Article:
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Not every venture that a government establishes or acquires turns out to be as successful as initially envisioned. In such a case, the State is usually confronted with the options of continuing the enterprise and incurring losses, shutting down the enterprise altogether, or selling it off to an entity that can potentially be more successful at operating the business. The last option is the essence of privatization.
Formally defined, privatization refers to the act of transferring ownership of specified property or business operations from a government organization, to a privately owned entity. It may also refer to the removal of restrictions preventing private individuals and businesses from participating in a given industry. The private enterprise becomes fully responsible for handling the enterprise once owned by the government.
Privatization has been an ongoing trend in many parts of the developed and developing world. In fact, the history of privatization dates back to as far as ancient Greece when governments contracted out almost everything to the private sector. It was in the 1980’s however, under Margaret Thatcher in the United Kingdom and Ronald Reagan in the United States that privatization gained worldwide momentum.
Arguments both for and against privatization remain hotly contested, with several proponents on both sides of the divide. Those who support privatization maintain that the competition in the private sector fosters more efficient practices, which eventually yields better service and products, lower prices and less corruption.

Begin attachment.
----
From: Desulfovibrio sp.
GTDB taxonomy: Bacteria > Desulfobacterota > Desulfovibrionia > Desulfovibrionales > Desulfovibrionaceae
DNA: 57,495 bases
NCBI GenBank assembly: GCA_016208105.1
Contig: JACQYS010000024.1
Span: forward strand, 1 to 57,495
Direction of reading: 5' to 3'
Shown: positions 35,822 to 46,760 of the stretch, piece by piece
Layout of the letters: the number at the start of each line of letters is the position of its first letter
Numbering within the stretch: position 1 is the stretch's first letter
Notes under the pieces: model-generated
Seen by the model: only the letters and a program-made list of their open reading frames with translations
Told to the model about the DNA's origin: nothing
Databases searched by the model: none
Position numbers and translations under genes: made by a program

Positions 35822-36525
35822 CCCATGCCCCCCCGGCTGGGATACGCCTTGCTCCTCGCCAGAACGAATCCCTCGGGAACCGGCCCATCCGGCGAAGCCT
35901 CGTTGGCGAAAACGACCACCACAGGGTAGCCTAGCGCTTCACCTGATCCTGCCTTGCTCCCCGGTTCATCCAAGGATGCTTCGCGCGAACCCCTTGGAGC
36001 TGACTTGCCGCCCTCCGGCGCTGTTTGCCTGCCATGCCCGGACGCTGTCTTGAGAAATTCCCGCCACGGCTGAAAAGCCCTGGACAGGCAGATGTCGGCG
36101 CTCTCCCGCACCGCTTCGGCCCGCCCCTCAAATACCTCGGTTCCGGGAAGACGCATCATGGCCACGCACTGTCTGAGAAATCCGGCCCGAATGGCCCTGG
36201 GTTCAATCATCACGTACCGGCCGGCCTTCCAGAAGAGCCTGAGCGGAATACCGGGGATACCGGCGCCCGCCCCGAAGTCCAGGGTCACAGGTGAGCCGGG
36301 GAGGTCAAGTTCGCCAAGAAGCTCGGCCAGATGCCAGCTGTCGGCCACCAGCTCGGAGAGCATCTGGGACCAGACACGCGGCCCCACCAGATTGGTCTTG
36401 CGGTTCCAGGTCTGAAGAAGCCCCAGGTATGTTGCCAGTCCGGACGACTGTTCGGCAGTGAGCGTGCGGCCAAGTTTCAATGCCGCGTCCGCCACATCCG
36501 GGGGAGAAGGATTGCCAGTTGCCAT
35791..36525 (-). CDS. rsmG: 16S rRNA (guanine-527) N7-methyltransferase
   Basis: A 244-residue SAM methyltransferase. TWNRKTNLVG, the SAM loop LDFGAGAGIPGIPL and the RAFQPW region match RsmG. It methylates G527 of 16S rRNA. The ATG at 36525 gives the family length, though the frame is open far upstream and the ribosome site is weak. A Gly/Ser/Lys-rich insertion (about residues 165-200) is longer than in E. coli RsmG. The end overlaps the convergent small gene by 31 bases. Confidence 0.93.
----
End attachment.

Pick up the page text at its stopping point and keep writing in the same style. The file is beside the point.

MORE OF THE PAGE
On the other hand, critics of privatization argue that some services—such as health care, utilities, education and law enforcement—should be in the public sector to enable greater control and ensure more equitable access.
Literature reviews have found that in competitive industries with well-informed consumers, privatization consistently improves efficiency. The more competitive the industry, the greater the improvement in output, profitability, and efficiency.
While most of the literature on privatization has focused on the developed world, the experience in the developing world is somewhat different. The privatization efforts of most developing countries have been inhibited by embryonic financial markets, weak regulatory capacity, and a public sector that accounts for a large share of GDP.
Many low income countries lack some of the main ingredients for successful privatizations, such as capital, entrepreneurs, and competent managers. T&T has had it’s own experience with privatization. In 1989, for example, the Iron and Steel Company of T&T (ISCOTT) was sold to Mittal Steel (the precursor to ArcelorMittal).
Similar privatizations have taken place in the areas of cement production, (Trinidad Cement Limited (TCL) being divested by the state) and electricity generation (The Government sold off the power generation component of Trinidad & Tobago Electricity Commission (T&TEC) to Power Generating Company of Trinidad & Tobago (PowerGen).
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